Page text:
Opinion, by Samantha Barthelemy

RIO DE JANEIRO, BRAZIL – This week I went to Cinemark Barra Downtown, twice, to watch director José Padilha’s Tropa de Elite 2 (Elite Squad 2). I was quite late, as over eleven million spectators watched the hit film before me, breaking a 34-year old box office record and making it Brazil’s top movie of all time.

Samantha Barthelemy, Carioca in New York specializing in International Security Policy, Brazilian Studies and Communications.

The first screening was overwhelming. I had to return not only because the movie is spectacular, which with all its Hollywood action scenes and brilliantly poignant script it is, but because as a Carioca I am still trying to assimilate Padilha’s message.

“Any similarity with real characters or events is merely coincidental.” Maybe the movie does not depict a meticulously accurate reality, but it portrays an expansion of a brutal and revolting truth. The city is real, the situation is real, the police and the militias are real and the problems are undoubtedly real.

While Tropa de Elite (Elite Squad) pointed to the hypocrisy of the middle class in its consumption of drugs and police brutality, the sequel engages in an even more delicate discussion of politics and the rule of militias set up by rogue policemen.

The stories on the screen can be found in the quotidian of Rio de Janeiro, be it in politicians’ involvement with unlawful activities or the corruption entrenched in the state’s security forces.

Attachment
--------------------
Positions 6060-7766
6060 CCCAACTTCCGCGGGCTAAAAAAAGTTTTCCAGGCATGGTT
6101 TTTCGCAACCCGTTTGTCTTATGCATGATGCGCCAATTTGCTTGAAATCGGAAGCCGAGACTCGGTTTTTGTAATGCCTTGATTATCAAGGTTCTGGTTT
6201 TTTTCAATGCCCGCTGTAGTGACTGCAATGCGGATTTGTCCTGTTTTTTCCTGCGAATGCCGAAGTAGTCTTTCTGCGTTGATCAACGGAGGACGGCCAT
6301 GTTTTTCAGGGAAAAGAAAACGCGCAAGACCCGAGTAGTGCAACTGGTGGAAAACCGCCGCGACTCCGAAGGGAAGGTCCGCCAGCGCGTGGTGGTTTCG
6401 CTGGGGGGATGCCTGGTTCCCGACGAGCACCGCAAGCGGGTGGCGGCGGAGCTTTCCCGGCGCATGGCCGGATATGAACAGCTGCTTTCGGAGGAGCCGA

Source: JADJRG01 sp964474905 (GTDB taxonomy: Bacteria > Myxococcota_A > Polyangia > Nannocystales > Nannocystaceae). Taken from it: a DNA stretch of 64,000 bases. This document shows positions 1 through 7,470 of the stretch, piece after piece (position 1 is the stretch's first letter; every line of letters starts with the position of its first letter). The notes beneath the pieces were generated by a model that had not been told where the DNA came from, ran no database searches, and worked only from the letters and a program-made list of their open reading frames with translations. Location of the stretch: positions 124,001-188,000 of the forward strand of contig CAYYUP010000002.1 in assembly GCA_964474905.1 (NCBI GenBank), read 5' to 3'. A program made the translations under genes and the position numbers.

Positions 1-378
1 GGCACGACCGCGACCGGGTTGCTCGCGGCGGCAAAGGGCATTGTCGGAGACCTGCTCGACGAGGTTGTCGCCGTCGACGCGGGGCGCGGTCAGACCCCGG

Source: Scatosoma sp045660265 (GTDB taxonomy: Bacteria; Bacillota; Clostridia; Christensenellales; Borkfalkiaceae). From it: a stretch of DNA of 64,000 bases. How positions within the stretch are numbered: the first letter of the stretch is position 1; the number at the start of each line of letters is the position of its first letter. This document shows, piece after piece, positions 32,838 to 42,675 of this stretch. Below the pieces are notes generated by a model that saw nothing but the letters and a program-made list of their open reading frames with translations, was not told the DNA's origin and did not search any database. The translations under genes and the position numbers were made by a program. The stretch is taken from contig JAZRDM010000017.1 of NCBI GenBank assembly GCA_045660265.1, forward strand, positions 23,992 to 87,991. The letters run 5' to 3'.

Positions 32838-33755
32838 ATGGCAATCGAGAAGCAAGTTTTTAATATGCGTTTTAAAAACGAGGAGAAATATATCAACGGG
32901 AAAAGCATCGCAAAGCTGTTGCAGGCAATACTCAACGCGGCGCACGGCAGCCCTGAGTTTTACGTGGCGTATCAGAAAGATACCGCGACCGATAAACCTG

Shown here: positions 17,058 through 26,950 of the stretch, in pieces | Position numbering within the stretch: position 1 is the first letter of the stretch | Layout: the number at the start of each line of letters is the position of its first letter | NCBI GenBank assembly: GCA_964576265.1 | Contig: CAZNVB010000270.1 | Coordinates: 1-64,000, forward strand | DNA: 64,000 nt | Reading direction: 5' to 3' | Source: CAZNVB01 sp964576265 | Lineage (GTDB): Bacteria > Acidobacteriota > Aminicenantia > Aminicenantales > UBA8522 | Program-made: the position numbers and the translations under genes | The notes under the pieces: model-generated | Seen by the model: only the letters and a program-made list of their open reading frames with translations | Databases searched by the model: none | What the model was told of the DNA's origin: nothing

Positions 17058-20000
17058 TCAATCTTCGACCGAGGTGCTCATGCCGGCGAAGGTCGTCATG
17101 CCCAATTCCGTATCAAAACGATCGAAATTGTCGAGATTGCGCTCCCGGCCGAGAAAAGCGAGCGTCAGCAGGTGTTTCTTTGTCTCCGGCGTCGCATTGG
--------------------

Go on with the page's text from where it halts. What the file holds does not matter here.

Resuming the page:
It becomes difficult to distinguish fiction from reality. Diogo Fraga’s captivating character is imaged in the story of Marcelo Freixo, a state legislator who ousted, among other criminals, the notorious former chief of police Álvaro Lins. The unimpressive governor Celino is a direct reference to the despicable Anthony Garotinho, Rio’s former governor implicated in corruption scandals, recently convicted for his crimes and now inexplicably returning to politics.

Many Cariocas, gringos and Brazilians can watch the movie and, after recovering from occasional scenes of violence, easily brush it off. Some prefer not to believe that politicians can be responsible for torturing and killing (innocent) people and perpetuating injustice. Some believe it but do not seem to care much. Some may even care but do not know how to respond.

Rodrigo Pimentel, former Captain of Rio’s BOPE (Special Police Operations Battalion) claims people tend not to believe in the “militia phenomenon” or to believe it represents “something positive, like vigilantes in service of the law.” What many fail to realize is that militias can be much worse than drug trafficking gangs.